Why do women in Muslim countries not have the same rights as women in the West, such as rights for education and employment?

Gender issues the world over, including the Muslim world need urgent attention. However, the issues faced by women in the Muslim world are of a vastly different nature as compared to issues faced by women in the West.

Firstly it is important to differentiate between the status of women in Islam and the present status of women in the Muslim world. It is also important to appreciate the vast diversity of the Muslim world, with its varying levels of adherence to Islamic injunctions, with regard to the status of Muslim women. In a world-wide population of 1.5 billion Muslims, the status of women varies from culture to culture and often within the same culture. Thus the stereotypical image of the oppressed Muslim woman with limited or no access to education is just that, a stereotype based on gross misinformation.

The bedrock of the Islamic civilization was learning and intellectual striving, and women scholars have been common from the earliest days of Islam.

Limiting women’s access to higher education either openly or by tacit discrimination as happens in some countries is a violation of Islamic injunctions. It is true that in some places, parents tend to favor their sons over their daughters. This is in clear violation to the Prophetic tradition .

Social evils such as “honor” killings, domestic violence and the abuse of women exist in Muslim as well as non-Muslim cultures. They are completely anathema to the Islamic concept of adl (justice). To associate these evils with Islam is a grave injustice to the cause of women’s empowerment.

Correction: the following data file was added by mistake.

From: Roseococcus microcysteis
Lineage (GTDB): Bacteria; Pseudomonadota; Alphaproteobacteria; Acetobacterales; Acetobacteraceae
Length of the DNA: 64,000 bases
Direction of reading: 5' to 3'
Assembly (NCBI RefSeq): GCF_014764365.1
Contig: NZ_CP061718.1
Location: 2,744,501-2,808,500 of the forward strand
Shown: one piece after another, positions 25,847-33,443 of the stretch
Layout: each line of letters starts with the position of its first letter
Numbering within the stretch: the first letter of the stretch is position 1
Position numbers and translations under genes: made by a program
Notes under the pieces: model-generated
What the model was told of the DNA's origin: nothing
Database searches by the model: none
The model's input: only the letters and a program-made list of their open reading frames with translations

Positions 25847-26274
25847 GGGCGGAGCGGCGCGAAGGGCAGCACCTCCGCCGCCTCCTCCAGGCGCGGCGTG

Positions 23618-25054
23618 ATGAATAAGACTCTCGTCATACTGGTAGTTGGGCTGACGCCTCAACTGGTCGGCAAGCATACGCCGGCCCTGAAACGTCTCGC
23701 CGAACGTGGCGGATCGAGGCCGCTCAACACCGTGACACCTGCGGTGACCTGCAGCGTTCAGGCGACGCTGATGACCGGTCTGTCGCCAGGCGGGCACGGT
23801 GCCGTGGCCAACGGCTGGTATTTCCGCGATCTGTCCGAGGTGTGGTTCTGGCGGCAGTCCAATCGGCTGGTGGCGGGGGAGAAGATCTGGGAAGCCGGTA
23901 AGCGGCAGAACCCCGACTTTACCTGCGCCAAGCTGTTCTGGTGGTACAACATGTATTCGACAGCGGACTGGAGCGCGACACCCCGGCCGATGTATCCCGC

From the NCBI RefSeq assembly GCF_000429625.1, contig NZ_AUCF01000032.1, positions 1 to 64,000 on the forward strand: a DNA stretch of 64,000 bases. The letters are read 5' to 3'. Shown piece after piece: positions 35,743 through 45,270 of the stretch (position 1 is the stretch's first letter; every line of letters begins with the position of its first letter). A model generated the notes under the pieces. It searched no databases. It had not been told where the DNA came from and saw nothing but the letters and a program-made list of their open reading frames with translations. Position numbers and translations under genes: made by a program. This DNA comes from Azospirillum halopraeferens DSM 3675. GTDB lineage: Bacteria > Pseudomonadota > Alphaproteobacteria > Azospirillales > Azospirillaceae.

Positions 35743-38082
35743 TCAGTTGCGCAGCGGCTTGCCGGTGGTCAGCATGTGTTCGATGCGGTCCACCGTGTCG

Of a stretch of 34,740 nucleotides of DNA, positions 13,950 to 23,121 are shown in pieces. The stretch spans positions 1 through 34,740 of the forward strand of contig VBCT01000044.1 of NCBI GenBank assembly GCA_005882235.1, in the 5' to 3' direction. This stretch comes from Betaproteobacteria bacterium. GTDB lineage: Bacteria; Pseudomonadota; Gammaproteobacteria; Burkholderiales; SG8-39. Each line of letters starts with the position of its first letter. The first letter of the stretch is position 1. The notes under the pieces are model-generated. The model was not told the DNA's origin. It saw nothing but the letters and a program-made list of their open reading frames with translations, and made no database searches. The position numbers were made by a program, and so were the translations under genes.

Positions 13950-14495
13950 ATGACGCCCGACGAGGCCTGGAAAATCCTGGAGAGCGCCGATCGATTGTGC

To say that women in Muslim countries do not have the same rights as women in the West assumes that the general status of women in the West is worthy of emulation by Muslim women, something that even ardent Western feminists would disagree with strongly. Germaine Greer, the renowned feminist, writes in her book “The Whole Woman” in 1999 referring to her earlier bestseller written thirty years ago:

“When The Female Eunuch was written our daughters were not cutting or starving themselves. On every side speechless women endure endless hardship, grief and pain, in a world system that creates billions of losers for every handful of winners”. (p. 3)

It is therefore important to understand that the status of Muslim women need not be viewed through the prism of the aspirations of Western women. The aberrations in the present status of Muslim women are a result of not following the teachings of Islam, rather than conforming to them. Therefore, improving the status of women in the Muslim world requires more and not less adherence to Islamic injunctions .